The pressures and pace of modern life has made parents and children stressed and miserable. With the rise of dual-earning families, mothers, and increasingly, fathers are struggling with work-life issues, forcing many to lean in or opt out. But is it truly modern life that’s at fault or is it our expectation that two people – whether hetero or same-sex – can do it alone and do it well? Is the nuclear family all it’s cracked up to be?
Despite the belief that monogamous male-female bonding is how mothers and children were supported and thrived, the anthropologist Sarah Blaffer Hrdy and others believe it was actually female cooperative breeding, or alloparenting – ‘sharing and caring derived from the pooled energy’ of a network of ‘grandparents, aunts, uncles, siblings, distantly related kin, and non-kin’ – that shaped our evolution.
Shared parenting is likely in our genes. It works. So why do we cling to the idea that the nuclear family is the best way to raise children?
The nuclear family can be extraordinarily dangerous for children. Some – often children of educated and privileged families – are buckling under pressure to succeed and are committing suicide at alarming rates. Those in the United States who experience parental divorce are overwhelmingly being raised in poverty, which has lifelong ramifications on their health, wealth and education. At the extreme, some 500 children a year are murdered by their parents in the US, and millions more are abused and neglected, with inadequate systems to help them until damage is done.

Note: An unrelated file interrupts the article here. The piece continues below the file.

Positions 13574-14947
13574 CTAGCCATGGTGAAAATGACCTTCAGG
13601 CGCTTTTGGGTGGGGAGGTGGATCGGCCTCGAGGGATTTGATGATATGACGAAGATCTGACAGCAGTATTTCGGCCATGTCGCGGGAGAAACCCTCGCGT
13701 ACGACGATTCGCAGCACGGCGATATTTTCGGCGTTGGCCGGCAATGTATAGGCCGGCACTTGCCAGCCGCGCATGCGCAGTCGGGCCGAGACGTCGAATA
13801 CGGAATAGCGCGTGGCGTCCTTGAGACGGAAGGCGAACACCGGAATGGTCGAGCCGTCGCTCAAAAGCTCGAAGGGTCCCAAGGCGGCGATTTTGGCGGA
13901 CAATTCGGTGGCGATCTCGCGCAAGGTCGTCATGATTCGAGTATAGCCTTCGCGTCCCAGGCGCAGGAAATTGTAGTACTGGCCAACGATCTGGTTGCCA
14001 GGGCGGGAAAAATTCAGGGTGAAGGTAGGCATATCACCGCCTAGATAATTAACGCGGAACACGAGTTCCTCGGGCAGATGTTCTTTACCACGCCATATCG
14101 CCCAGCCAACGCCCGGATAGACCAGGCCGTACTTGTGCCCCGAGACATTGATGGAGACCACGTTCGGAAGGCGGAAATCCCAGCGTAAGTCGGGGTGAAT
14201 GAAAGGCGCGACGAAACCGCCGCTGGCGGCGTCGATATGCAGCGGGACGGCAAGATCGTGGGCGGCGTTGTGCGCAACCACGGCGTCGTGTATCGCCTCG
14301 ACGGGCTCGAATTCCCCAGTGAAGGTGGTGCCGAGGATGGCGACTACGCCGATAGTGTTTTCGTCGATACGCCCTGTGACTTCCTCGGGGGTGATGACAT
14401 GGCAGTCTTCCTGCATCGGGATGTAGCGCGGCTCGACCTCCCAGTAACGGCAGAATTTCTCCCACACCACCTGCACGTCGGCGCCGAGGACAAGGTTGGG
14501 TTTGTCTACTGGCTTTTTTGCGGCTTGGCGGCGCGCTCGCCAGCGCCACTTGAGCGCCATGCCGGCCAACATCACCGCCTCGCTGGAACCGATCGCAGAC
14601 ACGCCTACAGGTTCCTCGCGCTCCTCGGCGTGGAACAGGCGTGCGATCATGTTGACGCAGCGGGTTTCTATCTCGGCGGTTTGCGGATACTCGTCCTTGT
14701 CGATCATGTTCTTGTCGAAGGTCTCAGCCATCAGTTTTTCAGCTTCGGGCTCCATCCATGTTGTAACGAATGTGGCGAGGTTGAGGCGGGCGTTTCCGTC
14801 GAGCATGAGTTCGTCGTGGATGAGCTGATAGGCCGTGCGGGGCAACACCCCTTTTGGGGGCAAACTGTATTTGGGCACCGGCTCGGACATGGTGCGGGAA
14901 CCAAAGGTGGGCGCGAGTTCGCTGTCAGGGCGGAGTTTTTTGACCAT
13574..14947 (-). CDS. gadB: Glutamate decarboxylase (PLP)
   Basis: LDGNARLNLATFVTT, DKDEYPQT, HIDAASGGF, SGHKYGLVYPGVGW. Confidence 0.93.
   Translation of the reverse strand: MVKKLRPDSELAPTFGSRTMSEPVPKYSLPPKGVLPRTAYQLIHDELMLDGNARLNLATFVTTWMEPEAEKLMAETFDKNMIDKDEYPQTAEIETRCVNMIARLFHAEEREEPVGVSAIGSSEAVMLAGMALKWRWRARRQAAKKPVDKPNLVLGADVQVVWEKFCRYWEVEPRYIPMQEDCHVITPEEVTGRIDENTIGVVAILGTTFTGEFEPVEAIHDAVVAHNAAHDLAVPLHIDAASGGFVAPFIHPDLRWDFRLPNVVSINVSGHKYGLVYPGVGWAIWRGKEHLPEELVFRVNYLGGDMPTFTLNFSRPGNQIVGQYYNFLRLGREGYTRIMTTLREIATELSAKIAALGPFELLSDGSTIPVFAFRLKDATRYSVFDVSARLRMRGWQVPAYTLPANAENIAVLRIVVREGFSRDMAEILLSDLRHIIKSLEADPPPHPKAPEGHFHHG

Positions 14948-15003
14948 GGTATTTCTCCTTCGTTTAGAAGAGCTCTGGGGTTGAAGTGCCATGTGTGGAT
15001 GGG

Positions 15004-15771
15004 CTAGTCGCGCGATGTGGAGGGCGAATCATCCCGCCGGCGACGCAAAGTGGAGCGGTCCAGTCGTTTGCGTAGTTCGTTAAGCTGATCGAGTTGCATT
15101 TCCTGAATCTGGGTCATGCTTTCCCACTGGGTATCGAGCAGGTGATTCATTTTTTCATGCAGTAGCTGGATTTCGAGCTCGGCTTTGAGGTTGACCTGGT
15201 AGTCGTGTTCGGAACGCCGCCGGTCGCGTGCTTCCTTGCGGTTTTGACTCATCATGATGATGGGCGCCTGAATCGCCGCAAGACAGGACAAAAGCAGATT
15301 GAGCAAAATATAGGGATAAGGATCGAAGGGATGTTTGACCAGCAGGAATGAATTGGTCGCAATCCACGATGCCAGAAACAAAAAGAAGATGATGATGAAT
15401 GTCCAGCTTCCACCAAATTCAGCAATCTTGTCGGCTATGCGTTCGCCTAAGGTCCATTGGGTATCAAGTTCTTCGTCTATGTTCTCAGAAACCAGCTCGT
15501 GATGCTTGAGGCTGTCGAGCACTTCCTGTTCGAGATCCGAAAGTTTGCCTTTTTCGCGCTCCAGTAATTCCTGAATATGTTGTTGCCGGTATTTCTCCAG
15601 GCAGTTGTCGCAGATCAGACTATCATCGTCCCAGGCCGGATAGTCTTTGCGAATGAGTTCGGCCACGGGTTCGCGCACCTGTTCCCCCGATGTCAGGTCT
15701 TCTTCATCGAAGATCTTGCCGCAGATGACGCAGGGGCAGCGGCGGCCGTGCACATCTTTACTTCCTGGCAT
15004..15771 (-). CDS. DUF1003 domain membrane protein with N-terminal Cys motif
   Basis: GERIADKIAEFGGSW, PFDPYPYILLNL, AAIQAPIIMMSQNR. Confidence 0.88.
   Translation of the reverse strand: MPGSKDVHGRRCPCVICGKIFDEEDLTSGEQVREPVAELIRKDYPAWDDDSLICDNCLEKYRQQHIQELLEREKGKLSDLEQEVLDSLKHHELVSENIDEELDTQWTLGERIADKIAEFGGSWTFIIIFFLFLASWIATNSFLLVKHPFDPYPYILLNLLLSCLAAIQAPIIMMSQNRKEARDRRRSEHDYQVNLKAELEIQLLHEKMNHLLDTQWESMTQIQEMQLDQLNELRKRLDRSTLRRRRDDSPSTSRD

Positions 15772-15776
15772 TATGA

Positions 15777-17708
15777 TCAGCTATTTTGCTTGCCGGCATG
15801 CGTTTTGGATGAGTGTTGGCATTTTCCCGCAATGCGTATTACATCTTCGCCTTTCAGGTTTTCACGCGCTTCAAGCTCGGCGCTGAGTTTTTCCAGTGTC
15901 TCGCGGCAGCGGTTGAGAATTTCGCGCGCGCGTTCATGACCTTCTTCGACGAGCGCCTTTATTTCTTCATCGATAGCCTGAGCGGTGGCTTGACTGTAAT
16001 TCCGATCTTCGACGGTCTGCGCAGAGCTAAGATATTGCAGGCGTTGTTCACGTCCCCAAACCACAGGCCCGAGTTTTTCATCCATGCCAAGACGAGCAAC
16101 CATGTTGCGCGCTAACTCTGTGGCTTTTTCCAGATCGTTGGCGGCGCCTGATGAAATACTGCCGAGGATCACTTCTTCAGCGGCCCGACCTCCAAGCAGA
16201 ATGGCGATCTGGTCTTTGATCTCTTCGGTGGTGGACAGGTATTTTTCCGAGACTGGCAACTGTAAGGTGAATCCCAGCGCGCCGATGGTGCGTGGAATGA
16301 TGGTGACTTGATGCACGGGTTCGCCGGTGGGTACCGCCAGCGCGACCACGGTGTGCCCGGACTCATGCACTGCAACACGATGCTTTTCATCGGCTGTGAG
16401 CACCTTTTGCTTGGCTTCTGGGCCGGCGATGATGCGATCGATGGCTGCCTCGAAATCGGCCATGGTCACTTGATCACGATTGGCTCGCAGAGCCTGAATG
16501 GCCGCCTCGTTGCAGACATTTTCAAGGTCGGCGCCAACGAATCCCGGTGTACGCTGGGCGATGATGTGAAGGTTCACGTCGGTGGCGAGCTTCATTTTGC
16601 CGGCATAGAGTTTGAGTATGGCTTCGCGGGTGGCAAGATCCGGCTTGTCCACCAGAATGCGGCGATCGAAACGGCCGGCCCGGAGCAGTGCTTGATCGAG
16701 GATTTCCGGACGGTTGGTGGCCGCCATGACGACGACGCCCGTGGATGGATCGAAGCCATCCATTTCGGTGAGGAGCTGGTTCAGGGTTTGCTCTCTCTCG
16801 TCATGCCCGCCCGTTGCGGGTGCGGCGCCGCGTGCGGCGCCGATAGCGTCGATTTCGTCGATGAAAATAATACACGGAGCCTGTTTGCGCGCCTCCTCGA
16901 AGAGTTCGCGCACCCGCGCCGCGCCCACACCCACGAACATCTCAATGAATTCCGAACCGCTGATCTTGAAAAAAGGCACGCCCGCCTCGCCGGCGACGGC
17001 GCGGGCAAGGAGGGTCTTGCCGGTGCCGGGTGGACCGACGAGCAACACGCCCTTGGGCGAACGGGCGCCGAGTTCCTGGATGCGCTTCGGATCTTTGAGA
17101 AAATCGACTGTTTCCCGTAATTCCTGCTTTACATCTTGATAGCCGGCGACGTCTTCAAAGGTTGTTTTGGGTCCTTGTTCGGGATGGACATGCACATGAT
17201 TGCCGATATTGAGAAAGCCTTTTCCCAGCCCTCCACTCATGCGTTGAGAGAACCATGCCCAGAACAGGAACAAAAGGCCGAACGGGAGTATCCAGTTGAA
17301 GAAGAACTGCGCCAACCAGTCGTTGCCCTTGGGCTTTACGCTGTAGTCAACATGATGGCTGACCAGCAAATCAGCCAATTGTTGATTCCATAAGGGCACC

But even in so-called ‘normal’ families, children can’t escape some sort of dysfunction, whether they’re being raised by a parent who is depressed, adulterous, emotionally cold, smothering, absent, angry, passive-aggressive, narcissistic or addicted. The moral philosophers Samantha Brennan and Bill Cameron suggest that love-based marriage, with the ‘instability, tension, and even violence that too often forms a central part of romantic conflict,’ doesn’t always offer children the stability and security they need.
Parents, too, struggle. It is a lonely, isolating and exhausting business, especially for mothers, who still typically do the bulk of childcare. They pay a huge price for it. Not only do many forsake career opportunities and income, but they also are subject to societal idealisation of motherhood and then shamed and blamed for any perceived failings, most often by their own children.